Sixth, be sure to make use of the social networking tools available on WordPress. To activate these tools, go to your dashboard, and under where it says “Dashboard” click on “my blogs.” Under the heading “publicize”, check whichever sites you belong to, and follow the instructions for linking your blog to Facebook, Twitter, Yahoo, and Messenger. Once that is done, you’re set. Whenever you post a blog, WordPress will automatically notify those sites.

Seventh, link your name to your blog. The internet is all about links, and the most important link is the link attached to your name. If you make a comment, and your name is not linked to anything, you become a dead end. To link your name to your WordPress blog, go to your dashboard, and find “Users” on the left sidebar, beneath that you will find “personal settings.” Click on “personal setting.” Scroll down to “account details” at the bottom of the page. In the blank for “website” put in your entire blog address, including the http:// Then click save. Now when you leave a comment on a WordPress blog, and someone wants to know more about you, all they have to do is click on your name.

That isn’t all there is to becoming a major blogger, but it’s a start.


Pat Bertram is the author of More Deaths Than OneA Spark of Heavenly Fire,  and Daughter Am I.


Filed under internet, marketing, Pat Bertram, writing

Social Media: Scary Stuff

I went to a seminar on social media recently, put on by Social MediU, and it made me feel a bit stupid. For instance, I was only able to turn the above name, Social MediU, into a link for this blog because I cheated. I searched the web until I found the name already linked and cut and paste it into my blog. I do not know how to make the blue links myself yet.

Something I took away from the seminar is that I should be using Twitter. Twitter was very interestingly described as “the wild west,” and that’s the problem: I’m an east coast gal. Give me the tried, the true, the stable. Twitter seems unknown and scary. Who are the “right” people to follow? How do you know which tweets to retweet? How do you know that your very original comment isn’t going to throw you into a state of oblivion, rather than generate followers? You don’t know for sure, and that’s what’s so frightening.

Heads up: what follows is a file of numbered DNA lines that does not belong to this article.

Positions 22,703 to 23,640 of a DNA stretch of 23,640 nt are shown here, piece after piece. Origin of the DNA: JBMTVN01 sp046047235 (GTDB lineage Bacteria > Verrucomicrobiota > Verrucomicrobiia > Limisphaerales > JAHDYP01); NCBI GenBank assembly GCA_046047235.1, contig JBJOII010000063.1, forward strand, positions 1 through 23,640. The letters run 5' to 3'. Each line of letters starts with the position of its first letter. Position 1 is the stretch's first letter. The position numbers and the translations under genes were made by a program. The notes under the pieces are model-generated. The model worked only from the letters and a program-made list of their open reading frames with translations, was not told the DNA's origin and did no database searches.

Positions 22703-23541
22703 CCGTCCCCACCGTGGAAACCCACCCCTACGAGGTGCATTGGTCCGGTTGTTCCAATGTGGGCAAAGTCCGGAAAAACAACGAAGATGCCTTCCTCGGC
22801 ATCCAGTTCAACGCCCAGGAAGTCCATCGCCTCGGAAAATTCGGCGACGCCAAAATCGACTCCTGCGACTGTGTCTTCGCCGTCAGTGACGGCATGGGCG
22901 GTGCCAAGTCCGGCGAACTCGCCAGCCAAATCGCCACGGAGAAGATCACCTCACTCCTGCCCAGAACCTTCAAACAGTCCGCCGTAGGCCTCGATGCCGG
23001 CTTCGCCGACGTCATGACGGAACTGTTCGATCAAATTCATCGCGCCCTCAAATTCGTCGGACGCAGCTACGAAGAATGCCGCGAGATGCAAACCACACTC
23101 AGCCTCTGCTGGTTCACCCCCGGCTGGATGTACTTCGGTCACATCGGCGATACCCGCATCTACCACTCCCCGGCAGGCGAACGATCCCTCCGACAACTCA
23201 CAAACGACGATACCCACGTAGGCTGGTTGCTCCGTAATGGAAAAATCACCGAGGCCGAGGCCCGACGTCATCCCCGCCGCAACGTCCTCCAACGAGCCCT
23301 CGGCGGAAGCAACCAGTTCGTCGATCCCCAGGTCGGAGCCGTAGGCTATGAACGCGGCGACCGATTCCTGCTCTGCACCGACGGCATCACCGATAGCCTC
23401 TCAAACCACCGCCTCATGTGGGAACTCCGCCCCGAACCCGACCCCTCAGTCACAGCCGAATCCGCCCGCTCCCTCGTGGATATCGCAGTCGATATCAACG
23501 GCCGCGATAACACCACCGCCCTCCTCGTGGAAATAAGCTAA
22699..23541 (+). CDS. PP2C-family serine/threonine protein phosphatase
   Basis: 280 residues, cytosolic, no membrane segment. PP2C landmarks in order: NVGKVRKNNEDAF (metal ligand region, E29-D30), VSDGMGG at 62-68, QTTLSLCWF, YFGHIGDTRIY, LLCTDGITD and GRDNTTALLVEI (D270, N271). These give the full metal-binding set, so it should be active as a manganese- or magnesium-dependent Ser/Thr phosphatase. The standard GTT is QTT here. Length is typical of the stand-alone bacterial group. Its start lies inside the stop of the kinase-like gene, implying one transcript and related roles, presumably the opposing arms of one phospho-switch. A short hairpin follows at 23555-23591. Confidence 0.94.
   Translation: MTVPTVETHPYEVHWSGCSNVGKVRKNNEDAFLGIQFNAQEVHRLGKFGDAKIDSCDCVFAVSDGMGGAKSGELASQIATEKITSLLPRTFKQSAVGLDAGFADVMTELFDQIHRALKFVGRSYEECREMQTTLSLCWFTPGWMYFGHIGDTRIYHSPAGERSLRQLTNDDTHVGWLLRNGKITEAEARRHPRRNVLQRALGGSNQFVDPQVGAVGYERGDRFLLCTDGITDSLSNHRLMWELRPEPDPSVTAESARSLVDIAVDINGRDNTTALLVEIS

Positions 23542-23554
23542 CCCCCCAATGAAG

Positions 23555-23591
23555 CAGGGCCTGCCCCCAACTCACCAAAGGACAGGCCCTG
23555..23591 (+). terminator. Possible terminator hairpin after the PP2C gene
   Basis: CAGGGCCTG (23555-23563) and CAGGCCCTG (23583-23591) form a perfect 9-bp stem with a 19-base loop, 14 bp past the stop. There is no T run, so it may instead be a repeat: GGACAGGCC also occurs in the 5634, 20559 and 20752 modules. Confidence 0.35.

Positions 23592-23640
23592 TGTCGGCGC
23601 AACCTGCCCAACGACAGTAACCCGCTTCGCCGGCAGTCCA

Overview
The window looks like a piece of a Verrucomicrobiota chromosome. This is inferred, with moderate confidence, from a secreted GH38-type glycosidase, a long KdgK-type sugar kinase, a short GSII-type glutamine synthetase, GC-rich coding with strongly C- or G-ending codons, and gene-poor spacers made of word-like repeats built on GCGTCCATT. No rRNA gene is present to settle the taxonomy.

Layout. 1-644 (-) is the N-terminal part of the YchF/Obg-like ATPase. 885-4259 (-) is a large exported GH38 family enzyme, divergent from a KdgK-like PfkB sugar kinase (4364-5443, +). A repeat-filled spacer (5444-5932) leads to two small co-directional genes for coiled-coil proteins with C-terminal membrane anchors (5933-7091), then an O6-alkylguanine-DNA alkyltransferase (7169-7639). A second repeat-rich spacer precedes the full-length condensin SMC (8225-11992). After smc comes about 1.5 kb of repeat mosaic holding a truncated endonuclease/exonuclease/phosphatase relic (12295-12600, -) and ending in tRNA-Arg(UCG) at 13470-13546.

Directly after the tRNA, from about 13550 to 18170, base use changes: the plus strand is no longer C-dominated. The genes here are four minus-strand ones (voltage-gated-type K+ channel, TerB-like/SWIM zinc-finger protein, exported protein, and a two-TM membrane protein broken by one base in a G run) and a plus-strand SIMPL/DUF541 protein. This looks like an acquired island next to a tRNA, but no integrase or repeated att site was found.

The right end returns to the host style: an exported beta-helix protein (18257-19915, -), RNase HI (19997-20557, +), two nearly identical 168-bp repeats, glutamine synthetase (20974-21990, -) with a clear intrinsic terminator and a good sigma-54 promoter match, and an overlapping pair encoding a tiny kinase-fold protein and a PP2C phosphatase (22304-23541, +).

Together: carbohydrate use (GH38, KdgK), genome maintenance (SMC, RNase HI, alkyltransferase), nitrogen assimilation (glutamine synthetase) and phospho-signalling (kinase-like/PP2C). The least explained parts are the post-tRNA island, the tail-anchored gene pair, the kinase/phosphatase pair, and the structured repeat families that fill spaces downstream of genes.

Another piece of advice was to open a g-mail account, which I recently did. I might never have changed from comfortable hotmail, if a hijacker hadn’t forced the issue, but now I have a gmail account, and I can barely figure out how to use it past sending and receiving email (and even then, I think I accidentally archived some e-mails. They disappeared.) How to learn? Even if I could find the hours needed, it would be like a ten year old poring over a calculus book, trying to learn calculus. The brain function simply isn’t there. I’m hoping I’ll have a lightbulb moment regarding computers, but it hasn’t happened yet.

The seminar took place at Fountain Bookstore in Richmond, VA. The owner, Kelly Justice passed on a worthwhile piece of advice: make sure your give/ask ratio is much heavier on the give side. Go as high as 8:1 or 10:1. The one thing you don’t want to be doing is constantly asking for things. Get involved and show interest. Give praise and then give more. Finally, when something is really important, ask graciously for support. Never join Twitter simply to promote yourself, without taking interest in anyone else. Look up tweet chats, find conversations that interest you, and begin interacting. Avoid redundancy on your various sites. And blog often! If you’re running out of ideas for blogging, answer a question off of http://www.formspring.me.

The ladies who ran the seminar, Rebecca Joines-Schinsky of The Book Lady’s Blog and Michelle Franz of Galleysmith, recommend jumping in and getting started. Don’t be afraid to make a few mistakes. For the normal person, “getting it” will happen if you hang in there. For someone computer-challenged, such as myself, I may be hiring Social MediU for help.

I’d love to hear more about social media. Please write back if you have any gems to share!

Lucy Balch

Love Trumps Logic


Filed under writing